How to make herb-infused oils for natural hair growth

Making herb-infused oils at home is the best way to control the ingredients that go into your hair and skin care products. It is also the best way to get the wonderful benefits of medicinal herbs in your recipes. 

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Whether you have a dry and itchy scalp, suffering from hair loss or hair thinning, herb-infused oils will provide a soothing relief and stimulate the follicles for hair growth.

There are different methods of creating herb-infused oils. You can choose a method based on the time and need to access the oil.

If you don’t have time, choose the hot infusion method but if you have time to spare and you want to enjoy the benefits of the herbs, then the cold infusion method is the best.

The cold infusion method is my first choice as it enables me to keep . You will need to observe a waiting time of 4 weeks and more while the oil is infused. 

What herbs to use for infused oils? 

I always go for dried herbs and flowers when infusing my oils as fresh herbs and flowers will cause bacteria growth due to the presence of water on them. However, if you decide to use fresh herbs, make sure that they are clean and dry before you start to infuse them. Normally, dried herbs tend to have a deeper, spicier flavor and are stronger than fresh herbs. It does not require a bigger quantity as compared to fresh herbs when creating oil infusions.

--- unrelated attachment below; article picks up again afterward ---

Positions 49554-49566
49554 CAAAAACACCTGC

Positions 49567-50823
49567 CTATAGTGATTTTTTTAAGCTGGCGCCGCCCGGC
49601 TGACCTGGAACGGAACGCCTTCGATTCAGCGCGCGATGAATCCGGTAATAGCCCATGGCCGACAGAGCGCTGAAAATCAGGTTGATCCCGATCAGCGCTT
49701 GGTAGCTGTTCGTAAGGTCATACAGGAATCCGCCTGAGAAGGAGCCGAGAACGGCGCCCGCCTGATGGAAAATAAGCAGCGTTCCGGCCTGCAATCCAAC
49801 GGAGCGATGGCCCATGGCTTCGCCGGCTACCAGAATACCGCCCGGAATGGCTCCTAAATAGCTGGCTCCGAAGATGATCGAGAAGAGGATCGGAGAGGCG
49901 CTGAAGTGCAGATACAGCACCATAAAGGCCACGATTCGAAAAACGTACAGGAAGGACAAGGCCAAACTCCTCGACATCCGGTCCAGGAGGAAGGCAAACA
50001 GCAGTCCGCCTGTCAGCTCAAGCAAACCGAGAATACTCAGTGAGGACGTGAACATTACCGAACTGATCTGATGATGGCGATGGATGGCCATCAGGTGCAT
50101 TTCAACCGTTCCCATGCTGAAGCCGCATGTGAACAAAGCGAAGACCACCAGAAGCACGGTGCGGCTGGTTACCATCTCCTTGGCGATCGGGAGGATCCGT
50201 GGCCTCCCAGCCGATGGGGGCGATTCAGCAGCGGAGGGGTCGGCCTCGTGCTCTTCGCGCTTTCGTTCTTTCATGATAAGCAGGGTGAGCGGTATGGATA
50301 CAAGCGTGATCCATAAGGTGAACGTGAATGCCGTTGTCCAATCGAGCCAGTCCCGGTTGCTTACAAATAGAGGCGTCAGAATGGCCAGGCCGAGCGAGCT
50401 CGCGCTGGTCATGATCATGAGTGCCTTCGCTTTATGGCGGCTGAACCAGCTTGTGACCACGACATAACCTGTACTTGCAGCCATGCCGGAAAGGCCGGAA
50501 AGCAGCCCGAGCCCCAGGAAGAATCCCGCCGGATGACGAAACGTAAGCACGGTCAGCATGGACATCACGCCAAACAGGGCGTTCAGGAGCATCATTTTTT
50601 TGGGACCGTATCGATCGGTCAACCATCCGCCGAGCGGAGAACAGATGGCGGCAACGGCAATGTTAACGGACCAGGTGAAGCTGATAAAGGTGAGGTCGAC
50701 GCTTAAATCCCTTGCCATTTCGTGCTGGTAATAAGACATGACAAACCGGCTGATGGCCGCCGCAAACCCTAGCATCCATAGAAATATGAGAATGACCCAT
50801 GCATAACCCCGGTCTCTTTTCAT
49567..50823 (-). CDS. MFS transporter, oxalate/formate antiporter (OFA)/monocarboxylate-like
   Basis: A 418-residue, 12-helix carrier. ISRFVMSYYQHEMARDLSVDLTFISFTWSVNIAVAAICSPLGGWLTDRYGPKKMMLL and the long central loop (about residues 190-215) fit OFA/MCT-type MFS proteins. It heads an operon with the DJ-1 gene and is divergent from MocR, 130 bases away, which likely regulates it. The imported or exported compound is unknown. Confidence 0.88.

What are the best oils to create your infusion

Olive oil is my first choice when infusing my herbs because it is resistant to oxidation, has a better shelf life and is likely to go rancid as compared to other oils. But there are other oils that work well with herbs to create a good herbal infusion. Olive oil has moisturizing and penetrating properties because it absorbs easily into the skin and deeper into the hair shaft. 

Coconut oil (where to buy)

Sweet almond oil (where to buy)

Avocado oil (where to buy)

Grapeseed oil (where to buy)

Jojoba oil (where to buy)

Sunflower oil (where to buy)

I also use fractionated coconut oil, a liquid version of coconut oil as it is easier to work with. But you can also use coconut oil after melting it on a water bath prior to using it.

Methods of infusion

There are different methods of infusing your oil with herbs. You can choose the method suitable for you based on your needs and accessibility/timeframe.  

Hot infusion method

This method allows you to infuse your oils within 24 hours, reap the benefits of the herbs and proceed to create your favorite hair and body products and have them handy!

1. Oven method